Emory University | Woodruff Health Sciences Center
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Just Say No to Mosquitoes

By Pam Auchmutey

Illustration of a boy running from mosquitos

Tips for Mosquito Avoidance

• Mosquitoes bite any time of day. Wear long sleeves and pants. When possible, stay in places with air-conditioning.

• Keep windows closed.

• Even with window screens, mosquitoes can find a way in. Sleep under a bed net treated with insecticide.

• Use an insect repellant with a 20 percent to 40 percent concentration of DEET. Apply on top of sunscreen, after waiting 15 minutes. Reapply after swimming. Combination sunscreen/repellants are less effective.

• Wear clothes treated with permethrin. You can buy pre-treated clothes, spray it on your clothes, or wash your clothes in it. A treatment lasts for six washes.

• Remove or empty standing water around dwellings.


If you are visiting a country where the climate is wet and warm, you are likely to be bitten by a mosquito. If you’re lucky, your only 
discomfort will be an itchy welt. And if you’re not?

Well, consider that just one species of mosquito—the Aedes—can carry chikungunya, dengue fever, lymphatic filariasis, Rift Valley fever, yellow fever, and Zika.

In all, there are about 3,500 mosquito species, many of which carry disease. Travelers should always protect themselves from these tiny vectors.

Consider malaria and yellow fever. Although both diseases were eliminated from the United States in the 20th century, they still affect millions of people worldwide. The 2018 edition of the CDC Yellow Book, which provides health information for international travel, devotes more than 50 pages to travel information about malaria and yellow fever in 
247 countries, islands, and territories.

Malaria occurs in Africa, Asia, parts of the Caribbean, Eastern Europe, and the South Pacific. Yellow fever is also widespread, occurring primarily in Africa, South America, and parts of Central America. Many countries require proof of yellow fever vaccination as a condition of entry.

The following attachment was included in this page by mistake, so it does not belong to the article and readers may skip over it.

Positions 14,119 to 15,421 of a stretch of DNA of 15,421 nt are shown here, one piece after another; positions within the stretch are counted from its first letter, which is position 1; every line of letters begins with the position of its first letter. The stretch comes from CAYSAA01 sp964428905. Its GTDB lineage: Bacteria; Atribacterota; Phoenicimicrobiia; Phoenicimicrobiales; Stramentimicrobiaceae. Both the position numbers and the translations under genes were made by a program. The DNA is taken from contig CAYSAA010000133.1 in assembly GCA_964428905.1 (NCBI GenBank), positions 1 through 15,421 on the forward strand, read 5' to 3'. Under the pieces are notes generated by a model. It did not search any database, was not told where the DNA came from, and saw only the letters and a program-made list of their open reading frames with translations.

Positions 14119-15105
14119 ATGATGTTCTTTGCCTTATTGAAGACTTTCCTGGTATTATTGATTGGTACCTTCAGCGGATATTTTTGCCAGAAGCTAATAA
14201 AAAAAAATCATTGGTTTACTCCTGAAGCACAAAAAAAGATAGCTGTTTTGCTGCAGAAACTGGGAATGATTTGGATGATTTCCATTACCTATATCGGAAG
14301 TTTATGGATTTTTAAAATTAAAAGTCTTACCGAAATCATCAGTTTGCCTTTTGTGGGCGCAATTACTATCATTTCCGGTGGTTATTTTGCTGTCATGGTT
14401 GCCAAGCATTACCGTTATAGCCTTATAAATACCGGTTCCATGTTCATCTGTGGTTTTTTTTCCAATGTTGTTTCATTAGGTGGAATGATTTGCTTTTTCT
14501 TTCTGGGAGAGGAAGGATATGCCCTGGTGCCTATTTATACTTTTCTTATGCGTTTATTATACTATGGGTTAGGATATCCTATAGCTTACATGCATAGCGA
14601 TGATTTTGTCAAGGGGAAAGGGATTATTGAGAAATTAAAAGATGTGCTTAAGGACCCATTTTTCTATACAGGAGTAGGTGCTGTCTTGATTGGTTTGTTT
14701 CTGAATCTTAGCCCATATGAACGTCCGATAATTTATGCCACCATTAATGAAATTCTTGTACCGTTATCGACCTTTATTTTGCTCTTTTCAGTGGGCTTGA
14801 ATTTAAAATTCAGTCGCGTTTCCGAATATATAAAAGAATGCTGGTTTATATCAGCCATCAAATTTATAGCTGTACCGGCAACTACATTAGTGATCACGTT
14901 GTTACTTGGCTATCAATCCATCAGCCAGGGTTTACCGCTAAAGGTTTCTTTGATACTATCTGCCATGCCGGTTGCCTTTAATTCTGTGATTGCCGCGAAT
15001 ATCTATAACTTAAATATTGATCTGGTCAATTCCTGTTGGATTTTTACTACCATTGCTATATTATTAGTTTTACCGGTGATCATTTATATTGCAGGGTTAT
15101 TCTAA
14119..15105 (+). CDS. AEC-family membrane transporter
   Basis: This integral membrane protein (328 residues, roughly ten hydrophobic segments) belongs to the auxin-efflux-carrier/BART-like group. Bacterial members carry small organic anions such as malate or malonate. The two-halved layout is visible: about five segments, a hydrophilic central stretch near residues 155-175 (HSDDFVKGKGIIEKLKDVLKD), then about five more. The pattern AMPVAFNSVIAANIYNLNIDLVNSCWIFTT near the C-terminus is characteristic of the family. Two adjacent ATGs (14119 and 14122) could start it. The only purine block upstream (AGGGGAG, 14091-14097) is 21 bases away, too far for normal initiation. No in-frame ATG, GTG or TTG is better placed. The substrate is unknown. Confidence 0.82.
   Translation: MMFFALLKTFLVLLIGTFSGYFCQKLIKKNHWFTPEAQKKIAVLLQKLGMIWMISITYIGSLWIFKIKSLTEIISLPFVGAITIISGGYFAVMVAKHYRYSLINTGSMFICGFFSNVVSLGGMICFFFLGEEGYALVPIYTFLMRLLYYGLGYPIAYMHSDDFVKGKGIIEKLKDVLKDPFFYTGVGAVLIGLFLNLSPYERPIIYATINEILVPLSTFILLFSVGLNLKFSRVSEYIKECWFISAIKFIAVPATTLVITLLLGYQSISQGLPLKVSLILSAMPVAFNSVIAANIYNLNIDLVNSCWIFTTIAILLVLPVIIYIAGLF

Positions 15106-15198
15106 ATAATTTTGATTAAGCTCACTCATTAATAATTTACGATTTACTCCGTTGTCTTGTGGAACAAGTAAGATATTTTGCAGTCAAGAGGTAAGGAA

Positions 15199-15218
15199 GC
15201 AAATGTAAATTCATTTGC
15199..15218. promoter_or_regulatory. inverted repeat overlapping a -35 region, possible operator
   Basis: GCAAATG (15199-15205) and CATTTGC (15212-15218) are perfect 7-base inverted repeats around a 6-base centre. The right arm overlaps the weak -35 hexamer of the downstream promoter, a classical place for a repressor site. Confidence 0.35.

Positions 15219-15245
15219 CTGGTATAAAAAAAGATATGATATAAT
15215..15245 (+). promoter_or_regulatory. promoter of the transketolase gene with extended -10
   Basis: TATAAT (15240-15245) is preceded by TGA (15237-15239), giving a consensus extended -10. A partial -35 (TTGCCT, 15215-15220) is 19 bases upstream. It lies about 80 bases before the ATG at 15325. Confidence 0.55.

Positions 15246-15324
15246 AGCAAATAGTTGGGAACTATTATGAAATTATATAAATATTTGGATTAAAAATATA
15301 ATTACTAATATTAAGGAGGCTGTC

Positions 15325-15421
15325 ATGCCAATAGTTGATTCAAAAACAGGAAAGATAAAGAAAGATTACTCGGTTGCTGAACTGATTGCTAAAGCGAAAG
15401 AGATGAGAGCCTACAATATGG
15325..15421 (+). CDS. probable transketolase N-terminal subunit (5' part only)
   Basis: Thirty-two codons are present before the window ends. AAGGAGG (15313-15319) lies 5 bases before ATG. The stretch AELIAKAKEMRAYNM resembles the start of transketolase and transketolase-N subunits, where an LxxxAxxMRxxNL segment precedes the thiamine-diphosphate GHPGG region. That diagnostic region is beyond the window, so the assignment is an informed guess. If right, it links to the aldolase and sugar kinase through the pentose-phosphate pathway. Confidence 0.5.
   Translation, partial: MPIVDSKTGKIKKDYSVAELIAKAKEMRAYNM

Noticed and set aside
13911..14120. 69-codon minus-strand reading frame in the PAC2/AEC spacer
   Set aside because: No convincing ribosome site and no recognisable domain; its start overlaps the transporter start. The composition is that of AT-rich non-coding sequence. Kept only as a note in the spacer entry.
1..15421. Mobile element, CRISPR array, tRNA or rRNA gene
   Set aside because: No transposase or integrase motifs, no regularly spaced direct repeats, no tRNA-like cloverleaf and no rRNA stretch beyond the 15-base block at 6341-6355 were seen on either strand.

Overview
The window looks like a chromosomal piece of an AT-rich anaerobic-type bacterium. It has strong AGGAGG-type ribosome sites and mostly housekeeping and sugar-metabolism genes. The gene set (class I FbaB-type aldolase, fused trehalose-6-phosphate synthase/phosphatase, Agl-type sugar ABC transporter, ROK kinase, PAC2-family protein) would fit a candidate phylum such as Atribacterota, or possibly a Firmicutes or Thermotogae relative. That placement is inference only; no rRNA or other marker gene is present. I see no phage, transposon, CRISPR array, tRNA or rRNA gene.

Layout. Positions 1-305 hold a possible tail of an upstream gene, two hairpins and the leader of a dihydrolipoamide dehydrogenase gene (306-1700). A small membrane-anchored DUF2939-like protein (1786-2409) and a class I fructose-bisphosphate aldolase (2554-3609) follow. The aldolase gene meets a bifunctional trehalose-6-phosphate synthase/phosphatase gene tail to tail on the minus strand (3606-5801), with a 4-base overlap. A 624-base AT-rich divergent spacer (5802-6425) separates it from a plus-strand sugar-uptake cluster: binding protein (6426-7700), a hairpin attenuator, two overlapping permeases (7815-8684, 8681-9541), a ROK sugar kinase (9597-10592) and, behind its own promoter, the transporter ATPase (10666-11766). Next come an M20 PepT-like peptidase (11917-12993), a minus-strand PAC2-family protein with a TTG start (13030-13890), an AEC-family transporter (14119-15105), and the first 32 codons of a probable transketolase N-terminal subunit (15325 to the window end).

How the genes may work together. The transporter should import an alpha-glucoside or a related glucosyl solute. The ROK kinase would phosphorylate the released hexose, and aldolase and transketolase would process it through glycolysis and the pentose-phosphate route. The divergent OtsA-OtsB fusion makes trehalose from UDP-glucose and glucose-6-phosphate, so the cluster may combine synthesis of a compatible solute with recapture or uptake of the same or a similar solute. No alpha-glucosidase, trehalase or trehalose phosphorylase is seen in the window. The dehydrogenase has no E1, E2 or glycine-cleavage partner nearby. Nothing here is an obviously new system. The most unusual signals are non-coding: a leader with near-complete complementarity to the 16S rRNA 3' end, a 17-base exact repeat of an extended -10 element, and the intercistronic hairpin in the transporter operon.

The risk for these diseases varies from person to person and country to country, as well as by type of activity, says Jesse Waggoner, a physician with Emory TravelWell Center.

“Your risk is much lower if you’re going to a city and staying in a hotel with air-conditioning,” says Waggoner. “If you’re going to a rural area or planning to spend a lot of time outdoors, you’ll need to be more mindful of mosquitoes.”

Prevention also varies by disease. Malaria can be thwarted by taking a pill once a day or once a week, before and after a trip. Vaccines are available for yellow fever and Japanese encephalitis, a disease endemic to Asia.

Currently, no vaccines or medicines are available for dengue fever, chikungunya, West Nile, or Zika virus. In 2016, Zika occurred at an unusually high rate in Brazil, where children born to infected mothers had a greater number of birth defects. The Zika virus infection rate has since decreased in Brazil, which scientists attribute to greater immune resistance, also known as herd immunity, in the population.

For now, the best prevention for these diseases is mosquito avoidance. And should you become ill with a high fever, headache, body aches, and nausea while traveling, don’t put off seeking medical attention. “If you have a fever that’s out of the ordinary for you, don’t wait for it to come down. That can get you into trouble,” Waggoner advises. “Get to someplace where you can be evaluated. If you’re not sure where to go, contact us at TravelWell. We can recommend good medical facilities in major cities. Depending on how you are doing, you may be able to come home.”

When planning overseas travel, allow a month or more to get vaccines or medicine. To learn more, call Emory TravelWell Center, Emory University Hospital Midtown, 404-686-5885.

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